GARY LANGEVIN may have been born in the States, but at age two he went off to live with his mama in Naples, Italy, where she had opened a restaurant called the Josie’s Golden Triangle.
He and his sis grew up in that kitchen, standing on rickety wooden chairs to wash dishes, chopping onions and learning the trade beside his Nona Maria.
The tastes, scents and textures of this fragrant and delicious native cuisine course through his veins and light him up like a bright candle inside to this day.
He got started early learning how things are done from the ground up in an Italian kitchen. As a kid, his favorite dish was Spaghetti Carbonara, especially as created by Nona Maria, so one day, when that after-school craving hit, he tugged on grandma’s apron and asked, “Can you show me how to make it?” And so she did.
Next day, he begs for his favorite treat again. Wise Nona Maria laughs and says, “Didn’t I show you yesterday how to make it? Well, go ahead!”
How old was this future chef at the time? All of eight summers... like I said, he started early!
Back in the U.S. at age 18 and seeking a way to make a living, what other path would he choose but to bank on that store of knowledge built up over years of careful training by his Mama and Nona. Eventually he rose to be the owner of a well-loved neighborhood pizzeria in New Jersey, where families and local folk who loved authentic Napoli pizza could wine and dine away their mealtime.
He knew them all, who liked anchovies, who insisted on veggies only, and who wanted only olive oil—no tomato sauce, please!
That kind of attention to the customer, his devotion to only the best ingredients, and finely-honed skills that reached back God-only-knows how many generations, kept the place roaring along every week and built up his rep as the surefire neighborhood favorite for the most authentic Italian pizza, and I ain’t talkin’ Pizza Hut here!
Later on, after marriage to the lucky Heather and a couple of cute kids, he got the urge to explore other territory and brought his craft down south. Ending up in a favored vacation spot, Charleston, Gary set up Pizzeria Bella Napoli and began rakin’ in the fans.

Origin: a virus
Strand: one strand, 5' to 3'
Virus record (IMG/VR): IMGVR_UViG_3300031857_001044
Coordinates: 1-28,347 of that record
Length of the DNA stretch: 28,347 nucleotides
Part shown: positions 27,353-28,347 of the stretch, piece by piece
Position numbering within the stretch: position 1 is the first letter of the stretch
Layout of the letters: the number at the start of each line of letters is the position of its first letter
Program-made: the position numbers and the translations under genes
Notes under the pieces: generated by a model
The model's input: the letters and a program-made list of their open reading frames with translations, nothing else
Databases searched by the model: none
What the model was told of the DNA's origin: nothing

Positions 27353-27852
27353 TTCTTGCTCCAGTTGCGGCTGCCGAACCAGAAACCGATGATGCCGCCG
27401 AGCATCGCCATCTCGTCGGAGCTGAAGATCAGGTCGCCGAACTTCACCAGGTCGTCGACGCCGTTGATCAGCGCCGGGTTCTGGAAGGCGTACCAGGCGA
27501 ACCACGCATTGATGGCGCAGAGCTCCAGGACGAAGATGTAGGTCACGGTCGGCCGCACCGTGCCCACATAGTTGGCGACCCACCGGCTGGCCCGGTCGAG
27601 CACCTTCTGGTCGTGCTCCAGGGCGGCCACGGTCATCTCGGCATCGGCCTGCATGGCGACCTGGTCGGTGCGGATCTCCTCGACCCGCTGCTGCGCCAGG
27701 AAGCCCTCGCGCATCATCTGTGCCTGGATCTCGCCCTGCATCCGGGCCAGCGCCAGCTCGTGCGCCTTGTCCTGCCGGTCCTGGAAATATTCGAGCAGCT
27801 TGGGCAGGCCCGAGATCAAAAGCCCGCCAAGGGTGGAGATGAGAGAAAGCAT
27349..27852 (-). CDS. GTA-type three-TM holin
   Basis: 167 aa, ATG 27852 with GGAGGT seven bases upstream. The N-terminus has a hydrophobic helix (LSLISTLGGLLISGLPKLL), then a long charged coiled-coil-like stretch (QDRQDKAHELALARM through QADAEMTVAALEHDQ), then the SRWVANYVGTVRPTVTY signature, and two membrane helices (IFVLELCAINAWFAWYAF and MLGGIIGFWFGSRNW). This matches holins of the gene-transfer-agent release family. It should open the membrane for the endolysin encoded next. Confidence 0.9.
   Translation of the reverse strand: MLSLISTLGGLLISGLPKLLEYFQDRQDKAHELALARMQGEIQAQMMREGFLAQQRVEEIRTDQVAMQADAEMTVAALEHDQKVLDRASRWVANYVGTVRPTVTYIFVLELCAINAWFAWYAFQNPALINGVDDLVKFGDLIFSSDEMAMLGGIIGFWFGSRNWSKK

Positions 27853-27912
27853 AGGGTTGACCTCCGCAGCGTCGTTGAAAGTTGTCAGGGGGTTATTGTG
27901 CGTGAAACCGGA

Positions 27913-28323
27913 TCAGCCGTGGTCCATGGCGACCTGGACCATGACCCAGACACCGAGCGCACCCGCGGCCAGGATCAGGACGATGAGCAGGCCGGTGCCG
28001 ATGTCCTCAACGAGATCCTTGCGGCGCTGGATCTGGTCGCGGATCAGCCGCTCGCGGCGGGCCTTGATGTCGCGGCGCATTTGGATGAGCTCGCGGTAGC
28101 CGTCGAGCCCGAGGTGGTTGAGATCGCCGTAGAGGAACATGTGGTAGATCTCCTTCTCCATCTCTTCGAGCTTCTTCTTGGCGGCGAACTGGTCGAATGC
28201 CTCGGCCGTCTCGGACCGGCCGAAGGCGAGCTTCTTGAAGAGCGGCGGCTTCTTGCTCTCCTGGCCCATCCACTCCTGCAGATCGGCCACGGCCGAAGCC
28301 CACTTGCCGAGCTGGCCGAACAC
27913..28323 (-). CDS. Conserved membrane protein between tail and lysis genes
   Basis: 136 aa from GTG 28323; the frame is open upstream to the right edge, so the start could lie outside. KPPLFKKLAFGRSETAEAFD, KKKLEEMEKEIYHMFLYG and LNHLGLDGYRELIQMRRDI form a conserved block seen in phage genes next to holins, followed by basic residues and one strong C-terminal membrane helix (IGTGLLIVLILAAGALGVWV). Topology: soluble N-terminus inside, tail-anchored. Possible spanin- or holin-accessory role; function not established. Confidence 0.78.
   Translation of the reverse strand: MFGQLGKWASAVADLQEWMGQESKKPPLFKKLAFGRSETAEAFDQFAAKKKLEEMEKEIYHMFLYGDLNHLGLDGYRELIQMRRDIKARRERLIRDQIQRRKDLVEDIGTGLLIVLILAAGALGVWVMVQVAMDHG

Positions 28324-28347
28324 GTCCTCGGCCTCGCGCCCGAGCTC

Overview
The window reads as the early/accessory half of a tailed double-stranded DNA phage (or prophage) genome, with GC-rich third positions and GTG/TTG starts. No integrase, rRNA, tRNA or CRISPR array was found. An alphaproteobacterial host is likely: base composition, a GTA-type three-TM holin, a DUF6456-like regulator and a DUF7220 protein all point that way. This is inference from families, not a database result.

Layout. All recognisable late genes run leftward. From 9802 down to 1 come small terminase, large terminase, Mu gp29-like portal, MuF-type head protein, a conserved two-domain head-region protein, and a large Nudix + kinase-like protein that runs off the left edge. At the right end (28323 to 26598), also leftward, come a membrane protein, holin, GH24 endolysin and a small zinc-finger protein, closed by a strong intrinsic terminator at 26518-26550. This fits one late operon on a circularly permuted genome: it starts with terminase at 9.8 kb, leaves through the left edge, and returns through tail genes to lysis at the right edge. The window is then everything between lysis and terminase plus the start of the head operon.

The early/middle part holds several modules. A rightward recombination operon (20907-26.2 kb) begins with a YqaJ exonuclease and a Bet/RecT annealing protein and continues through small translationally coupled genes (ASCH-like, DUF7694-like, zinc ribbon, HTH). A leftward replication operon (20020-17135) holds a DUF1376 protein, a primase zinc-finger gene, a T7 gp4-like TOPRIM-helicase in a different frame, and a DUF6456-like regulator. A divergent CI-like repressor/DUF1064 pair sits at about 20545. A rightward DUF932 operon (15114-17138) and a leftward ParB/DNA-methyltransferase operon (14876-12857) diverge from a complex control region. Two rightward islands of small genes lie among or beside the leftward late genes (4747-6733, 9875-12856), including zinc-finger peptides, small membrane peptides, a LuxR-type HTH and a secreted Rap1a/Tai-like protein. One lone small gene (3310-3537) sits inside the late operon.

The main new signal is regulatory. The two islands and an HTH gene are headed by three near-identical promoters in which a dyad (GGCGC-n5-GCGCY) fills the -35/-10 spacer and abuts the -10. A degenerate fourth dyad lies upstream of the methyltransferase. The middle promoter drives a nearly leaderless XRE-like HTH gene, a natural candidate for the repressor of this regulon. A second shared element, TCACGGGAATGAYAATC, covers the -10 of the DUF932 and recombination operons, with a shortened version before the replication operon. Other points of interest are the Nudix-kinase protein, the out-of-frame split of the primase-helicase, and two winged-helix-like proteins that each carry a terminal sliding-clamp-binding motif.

His daughters Serina and Maria grew up like their papa did, working in the kitchen, and Heather is his partner in life and in the biz.
Maybe it was the salty tang of the marshlands, the laidback Savannah vibe, or piquant mix of tourism and history, but during a weekend Gary felt that itch again, to move, expand outwards, and share his vision of real Naples cuisine, and this time, not just his famous pizza.
Word came to him of a primo spot: Right over that last bridge on Johnny Mercer Boulevard, just as you enter the Island, over to the left, rough wood exterior, surrounded by marsh, big windows that look out over a river gilded by the afternoon sun. This was it!
He and his buddies cleared out the brush and scrubby undergrowth all the way up to the little bridge, so that diners could have a wide and beautiful vista across the marshlands. With his crew of Assistant Chef Reuben Rodriguez, Phil Felice and Frank Iemmo, they put together a slam-bangin’ menu of favorites like Saltimbocca di Vitello alla Romana (veal cutlet sautéed with sage in a white wine butter sauce, gloriously topped with prosciutto n’ mozzarella) or the Frutti di Mare Fra Diavolo, a seafood lover’s dream of fresh clams, mussels, calamari and shrimp in a spicy marinara served over pasta.
Speaking of pasta—ask for da Big Cheese when you order spaghetti. The story goes that the huge golden wheel of Parmigiana came over from Italy in its own airplane seat—and I could believe it because the thing is sizeable enough to bathe a baby in! Brought out on its own cart, when you see it arrive, prepare to be entertained!
Frank Iemmo is a modest server who is really an artiste in disguise: his performance is not to be missed.
After opening the lid of da Big Cheese, he carefully carves a generous amount to mix with your pasta, then sets the pasta itself on an island of cheese in the middle, shaving off finer bits to mix in.
That goes into your warmed dish, followed by an array of fresh herbs, clams, sausage, whatever you like, laid carefully in the bowl with such a precise and artistic hand that what you get is amounts to an edible work of art.
A certain mayoral candidate one evening at dinner enthusiastically recommended the shrimp and sausage over pasta; it’s not on the menu, but you can still ask for it.
I was treated to this display of Frank’s fine cheese-itude and the result was amazing! The tart bite of fresh parmigiana will make you vow to forever leave behind the dried powdery stuff in the supermarket.
The shrimp were plump and tender, the sausage had a delicately herb-y flavor and delightful texture, the juicy little tomatoes were superb, and blended with freshly shaved parmesan ... a dream of Italy come true!
Little Italy Neighborhood Restaurant & Pizzeria
138 Johnny Mercer Blvd
Dont know how others say good food. If u want am club frozen food warmed…
How is the process of beer making called?
Scott is a pro. Great drinks, great space, looking forward to the food.
Okay. Nice review. Seems like a winner..however, what makes this place stand out so much?…
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